There are so many predictions and prognostications about where the media and online marketing are headed that it’s tough to really know what the landscape will look like in a few years. What we can count on is that it will be different from what it looks like today.
A recent survey conducted by the Pew Research Center for the People and the Press and the Project for Excellence in Journalism shows these key findings:
48 percent of national journalists say papers will appear in print for one to two more decades.
42 percent of national journalists think networks will continue nightly news show for under 10 years.
38 percent of local journalists believe networks will continue nightly news shows for 10 n 20 years.
37 percent of internet journalists say newspapers will print on paper for more than 20 years.
When you look at those numbers, you know that the way we currently get our information and entertainment is going to change pretty radically in the not-so-distant future. Ten to twenty years goes really fast, I’m here to tell ya. And I think those numbers may be optimistic.
At an international PR conference earlier this year, Duncan Wardle, VP Global PR Disney Parks & Resorts, stated that the newspaper industry has 3-to-5 years. The 6 p.m. news has less than that. Yikes. Better start rethinking your long-term strategy if you use those mediums for marketing your message. Disney believes the web is “just as important as TV” for kids and I think they’re right. Kudos to voiceofsandiego for already figuring it out!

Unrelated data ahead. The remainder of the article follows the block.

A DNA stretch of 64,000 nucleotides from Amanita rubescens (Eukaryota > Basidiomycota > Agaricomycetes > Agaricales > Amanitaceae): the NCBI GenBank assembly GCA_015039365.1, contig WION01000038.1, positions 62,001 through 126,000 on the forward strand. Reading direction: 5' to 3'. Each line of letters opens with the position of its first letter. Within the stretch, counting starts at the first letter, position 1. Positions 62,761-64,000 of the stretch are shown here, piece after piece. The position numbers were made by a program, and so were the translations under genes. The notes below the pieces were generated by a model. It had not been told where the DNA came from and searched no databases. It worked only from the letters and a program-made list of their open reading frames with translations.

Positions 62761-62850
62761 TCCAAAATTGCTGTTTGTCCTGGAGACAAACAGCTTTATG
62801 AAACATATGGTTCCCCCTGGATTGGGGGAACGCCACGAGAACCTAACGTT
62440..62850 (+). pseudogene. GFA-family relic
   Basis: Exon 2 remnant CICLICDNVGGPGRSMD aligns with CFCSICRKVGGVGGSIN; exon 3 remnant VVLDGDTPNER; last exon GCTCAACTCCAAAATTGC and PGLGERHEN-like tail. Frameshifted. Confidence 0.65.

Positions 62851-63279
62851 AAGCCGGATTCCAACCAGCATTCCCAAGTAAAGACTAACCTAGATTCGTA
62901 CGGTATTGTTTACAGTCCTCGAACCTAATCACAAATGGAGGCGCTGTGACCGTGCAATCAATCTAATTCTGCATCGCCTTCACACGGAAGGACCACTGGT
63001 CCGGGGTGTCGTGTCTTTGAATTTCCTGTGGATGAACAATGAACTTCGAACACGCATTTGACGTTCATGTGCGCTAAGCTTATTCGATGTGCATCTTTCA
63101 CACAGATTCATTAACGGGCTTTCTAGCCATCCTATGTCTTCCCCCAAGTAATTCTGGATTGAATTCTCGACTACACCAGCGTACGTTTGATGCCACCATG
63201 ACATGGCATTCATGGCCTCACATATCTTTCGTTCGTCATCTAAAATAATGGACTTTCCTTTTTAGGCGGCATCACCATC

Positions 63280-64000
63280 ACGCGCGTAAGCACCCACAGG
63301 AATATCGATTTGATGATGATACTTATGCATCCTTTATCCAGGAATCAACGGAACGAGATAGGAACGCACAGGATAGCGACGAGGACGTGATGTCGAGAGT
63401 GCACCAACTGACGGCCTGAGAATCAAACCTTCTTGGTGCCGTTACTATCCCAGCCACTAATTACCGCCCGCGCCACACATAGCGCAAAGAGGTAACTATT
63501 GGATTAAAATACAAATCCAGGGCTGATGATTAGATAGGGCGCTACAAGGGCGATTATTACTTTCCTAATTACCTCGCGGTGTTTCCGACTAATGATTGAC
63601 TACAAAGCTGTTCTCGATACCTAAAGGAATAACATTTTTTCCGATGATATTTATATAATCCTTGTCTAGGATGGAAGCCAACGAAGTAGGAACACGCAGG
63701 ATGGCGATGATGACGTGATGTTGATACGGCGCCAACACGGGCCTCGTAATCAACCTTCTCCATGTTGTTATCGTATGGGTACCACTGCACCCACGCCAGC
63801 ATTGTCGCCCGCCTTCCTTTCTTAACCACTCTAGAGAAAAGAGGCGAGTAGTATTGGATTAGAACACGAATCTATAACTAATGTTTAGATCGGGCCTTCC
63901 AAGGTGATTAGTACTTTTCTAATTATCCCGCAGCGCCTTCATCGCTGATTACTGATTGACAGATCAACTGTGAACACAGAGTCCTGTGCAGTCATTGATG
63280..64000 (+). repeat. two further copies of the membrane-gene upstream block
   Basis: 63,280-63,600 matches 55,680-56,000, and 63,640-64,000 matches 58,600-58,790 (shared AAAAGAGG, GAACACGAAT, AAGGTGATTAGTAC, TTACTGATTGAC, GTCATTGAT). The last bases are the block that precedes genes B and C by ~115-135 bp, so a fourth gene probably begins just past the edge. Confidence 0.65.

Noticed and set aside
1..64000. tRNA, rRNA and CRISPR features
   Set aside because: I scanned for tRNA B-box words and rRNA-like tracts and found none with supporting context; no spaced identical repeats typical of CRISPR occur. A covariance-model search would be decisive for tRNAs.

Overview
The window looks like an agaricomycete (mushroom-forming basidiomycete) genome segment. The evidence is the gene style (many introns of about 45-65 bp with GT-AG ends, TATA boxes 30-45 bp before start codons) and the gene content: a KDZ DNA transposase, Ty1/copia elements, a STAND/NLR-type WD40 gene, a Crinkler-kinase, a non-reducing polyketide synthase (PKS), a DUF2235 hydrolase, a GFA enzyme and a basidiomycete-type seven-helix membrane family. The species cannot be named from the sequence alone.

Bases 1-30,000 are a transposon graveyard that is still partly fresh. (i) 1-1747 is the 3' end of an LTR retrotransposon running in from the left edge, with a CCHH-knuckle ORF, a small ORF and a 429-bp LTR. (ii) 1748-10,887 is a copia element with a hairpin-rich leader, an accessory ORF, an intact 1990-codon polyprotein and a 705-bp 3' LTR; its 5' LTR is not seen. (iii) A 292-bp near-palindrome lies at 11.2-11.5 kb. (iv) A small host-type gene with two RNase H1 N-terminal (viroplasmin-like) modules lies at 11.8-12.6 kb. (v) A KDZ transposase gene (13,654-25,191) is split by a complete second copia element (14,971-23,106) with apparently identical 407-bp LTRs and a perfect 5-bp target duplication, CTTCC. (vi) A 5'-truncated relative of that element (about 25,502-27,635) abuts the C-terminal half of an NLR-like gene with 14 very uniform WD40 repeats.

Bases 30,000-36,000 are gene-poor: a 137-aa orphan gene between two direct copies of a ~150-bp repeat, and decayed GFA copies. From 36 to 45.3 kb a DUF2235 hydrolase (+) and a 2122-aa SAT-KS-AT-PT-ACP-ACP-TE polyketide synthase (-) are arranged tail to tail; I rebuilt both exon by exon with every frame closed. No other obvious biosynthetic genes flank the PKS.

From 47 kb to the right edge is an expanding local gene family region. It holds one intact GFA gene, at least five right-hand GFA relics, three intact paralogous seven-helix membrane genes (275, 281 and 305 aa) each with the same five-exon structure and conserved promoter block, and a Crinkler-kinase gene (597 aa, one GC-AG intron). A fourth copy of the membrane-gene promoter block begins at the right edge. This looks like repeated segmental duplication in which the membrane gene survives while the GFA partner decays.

And what the big money advertisers think is what matters. Because where the money goes, so goes the content. General Motors now allocates 25 percent of its marketing dollars to digital development. GM spends around $3 billion annually. You do the math. Every network is looking at those kinds of numbers and trying to figure out how they can remain a player over the next 10 n 20 years, which resources need investment, and which ones don’t.
Digital continues to grow for the advertising business and forward-looking PR firms. Overall in 2007, U.S. agencies grew 8.6 percent because of digital, with 26.8 percent growth for digital specialty agencies. Wow. And that’s in a not-so-great economy.
So, bringing it back around from the first post. If you are serious about growing your business and intend to have a real marketing strategy to help you do that, you must consider online. Every single Bailey Gardiner client has some component of online in its strategy. For some, it’s working on blogger outreach or creating a “stickier” web site that people want to explore. For others, it’s intensity and variety — changing banner ads in flash and rich media on a weekly basis. And for others, it’s developing a blog that engages their customers in a real and engaging manner. That’s the interesting thing about the internet. There’s something for everyone (including you and your customers).
Look at what your competition is doing. If you don’t think they’re doing it right, figure out how to do it better. Look at some companies you respect and see what they’re doing online. Take the best practices, and make it work for you. And keep in mind that there are plenty of good agencies and consultants out there to help you. You don’t have to walk this path alone (there’s my shameless plug for mine and every other good agency out there). Good luck!